Dp = H pDb

DE = H eD ( b 3)

where Q is a vector of measured air-flows, p is a vector of pressures over fans, b is a vector of fan speeds and E a vector of fan powers. D indicates changes between two samples. The coefficients in the matrices Hq, Hp, and He are obtained from simple experiments, or from normal ­operational data that enables the automation of system identification.

80

100

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Estimated

The objective for the control is to maintain the desired airflow in various airways, while the power required to run the fans is minimized. Measurements To identify the model of the mine ventilation system and to be able to use it for control, a number of variables must be measured: – Gas concentration and/or air flows in various locations to be controlled – Fan power of the fans to be controlled – Fan speed of the fans to be controlled – Pressures over fans The controller adjusts the actual fan speed based on current demand. Control The objective for the control is to maintain the desired airflow in various airways, while the power required to run the fans is minimized. Airways that feed production areas with air must have an airflow that exceeds a required flow. Other airways may be requested to have airflows which should be kept as small as possible. This can be formulated as an optimization problem where new fan speeds are determined to minimize the actual fan power.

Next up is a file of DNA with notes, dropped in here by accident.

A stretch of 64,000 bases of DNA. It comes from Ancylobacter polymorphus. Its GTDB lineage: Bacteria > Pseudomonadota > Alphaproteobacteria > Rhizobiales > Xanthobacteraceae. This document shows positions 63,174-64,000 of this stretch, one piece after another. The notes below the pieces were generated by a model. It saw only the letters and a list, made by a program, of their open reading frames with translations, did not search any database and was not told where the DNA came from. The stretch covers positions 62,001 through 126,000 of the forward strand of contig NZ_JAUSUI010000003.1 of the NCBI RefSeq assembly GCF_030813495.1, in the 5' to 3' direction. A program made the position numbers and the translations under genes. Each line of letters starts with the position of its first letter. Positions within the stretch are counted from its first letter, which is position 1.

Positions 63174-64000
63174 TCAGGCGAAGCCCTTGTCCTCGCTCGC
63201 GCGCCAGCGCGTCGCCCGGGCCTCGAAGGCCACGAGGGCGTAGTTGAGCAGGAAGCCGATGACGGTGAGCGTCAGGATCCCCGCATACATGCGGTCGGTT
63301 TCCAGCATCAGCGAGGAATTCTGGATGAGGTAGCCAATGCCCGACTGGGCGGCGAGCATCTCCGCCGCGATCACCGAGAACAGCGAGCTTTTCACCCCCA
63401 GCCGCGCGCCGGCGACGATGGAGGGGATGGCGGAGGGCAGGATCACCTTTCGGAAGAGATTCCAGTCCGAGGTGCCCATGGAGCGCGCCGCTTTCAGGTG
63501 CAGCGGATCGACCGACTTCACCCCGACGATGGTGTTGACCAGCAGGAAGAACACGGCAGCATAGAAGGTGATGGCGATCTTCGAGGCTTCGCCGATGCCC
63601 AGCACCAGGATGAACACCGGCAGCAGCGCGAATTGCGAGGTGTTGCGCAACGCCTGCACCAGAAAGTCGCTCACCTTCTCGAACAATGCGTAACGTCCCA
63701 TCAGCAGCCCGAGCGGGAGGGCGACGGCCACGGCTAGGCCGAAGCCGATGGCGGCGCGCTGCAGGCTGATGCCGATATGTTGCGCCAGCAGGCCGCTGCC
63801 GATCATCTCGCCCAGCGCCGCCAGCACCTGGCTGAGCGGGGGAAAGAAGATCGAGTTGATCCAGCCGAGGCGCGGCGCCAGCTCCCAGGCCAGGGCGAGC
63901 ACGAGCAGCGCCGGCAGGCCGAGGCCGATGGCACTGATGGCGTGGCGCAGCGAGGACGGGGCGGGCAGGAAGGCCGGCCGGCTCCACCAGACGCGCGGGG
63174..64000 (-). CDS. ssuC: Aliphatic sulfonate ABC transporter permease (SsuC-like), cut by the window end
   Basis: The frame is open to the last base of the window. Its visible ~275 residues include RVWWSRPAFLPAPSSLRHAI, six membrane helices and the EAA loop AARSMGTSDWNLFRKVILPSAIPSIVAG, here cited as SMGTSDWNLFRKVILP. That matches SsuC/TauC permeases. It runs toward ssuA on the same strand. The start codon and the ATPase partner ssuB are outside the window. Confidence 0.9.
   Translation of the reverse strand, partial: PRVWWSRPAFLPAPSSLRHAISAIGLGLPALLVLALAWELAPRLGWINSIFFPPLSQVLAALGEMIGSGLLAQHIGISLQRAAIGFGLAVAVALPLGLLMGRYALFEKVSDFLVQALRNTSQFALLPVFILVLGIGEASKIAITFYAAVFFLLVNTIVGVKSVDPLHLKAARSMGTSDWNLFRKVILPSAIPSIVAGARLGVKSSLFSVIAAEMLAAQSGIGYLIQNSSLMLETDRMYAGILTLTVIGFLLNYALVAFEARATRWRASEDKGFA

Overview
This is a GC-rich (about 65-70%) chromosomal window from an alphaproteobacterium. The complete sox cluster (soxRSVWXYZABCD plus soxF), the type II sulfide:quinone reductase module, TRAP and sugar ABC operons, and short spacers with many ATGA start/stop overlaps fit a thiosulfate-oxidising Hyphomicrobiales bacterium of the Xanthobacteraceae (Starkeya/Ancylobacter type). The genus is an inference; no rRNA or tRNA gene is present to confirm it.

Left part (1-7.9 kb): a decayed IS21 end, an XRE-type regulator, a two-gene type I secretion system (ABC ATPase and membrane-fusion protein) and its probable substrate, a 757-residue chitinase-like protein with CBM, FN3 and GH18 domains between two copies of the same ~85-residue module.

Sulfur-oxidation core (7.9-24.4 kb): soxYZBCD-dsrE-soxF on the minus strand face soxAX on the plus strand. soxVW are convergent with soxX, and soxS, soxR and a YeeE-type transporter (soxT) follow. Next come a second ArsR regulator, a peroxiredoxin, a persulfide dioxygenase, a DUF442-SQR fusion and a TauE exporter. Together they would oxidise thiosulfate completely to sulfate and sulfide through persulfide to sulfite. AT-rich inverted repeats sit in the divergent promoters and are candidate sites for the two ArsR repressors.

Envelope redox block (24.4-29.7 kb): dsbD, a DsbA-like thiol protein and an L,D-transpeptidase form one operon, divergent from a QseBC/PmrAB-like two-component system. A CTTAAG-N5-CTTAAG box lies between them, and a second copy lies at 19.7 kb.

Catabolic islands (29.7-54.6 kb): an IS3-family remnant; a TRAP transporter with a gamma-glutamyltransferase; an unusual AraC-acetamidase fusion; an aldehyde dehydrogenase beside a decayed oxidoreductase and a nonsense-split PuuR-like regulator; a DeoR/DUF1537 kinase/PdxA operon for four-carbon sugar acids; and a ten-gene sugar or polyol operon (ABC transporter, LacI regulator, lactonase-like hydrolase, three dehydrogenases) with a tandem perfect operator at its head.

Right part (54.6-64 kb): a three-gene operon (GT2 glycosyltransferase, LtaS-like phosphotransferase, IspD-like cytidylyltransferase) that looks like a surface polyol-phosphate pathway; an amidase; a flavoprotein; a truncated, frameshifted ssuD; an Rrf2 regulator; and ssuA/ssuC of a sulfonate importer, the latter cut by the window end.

Deep breaths

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5 System adjusting the airflow to a step change of demand 80

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Vehicles are entering and leaving production areas all the time, meaning the air demand for the airways to these production areas changes.

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During minimization, constraints on airflow and on differential pressures are taken into consideration: Qlo ≤ Q(k) ≤ Qhi

D p lo ≤ D p(k) ≤ D p hi

In addition, there are limitations on the fan speeds: blo ≤ b(k) ≤ bhi

This optimization problem is solved on a cyclic basis where new fan speeds are calculated. The initial values for each optimization are provided by filtered values of the measured signals. Field tests The new method of controlling the mine ventilation in an optimized way has been tested in an operating underground mine. The mine was already equipped

C3 10:30

Solid: measured, dashed: required 11:00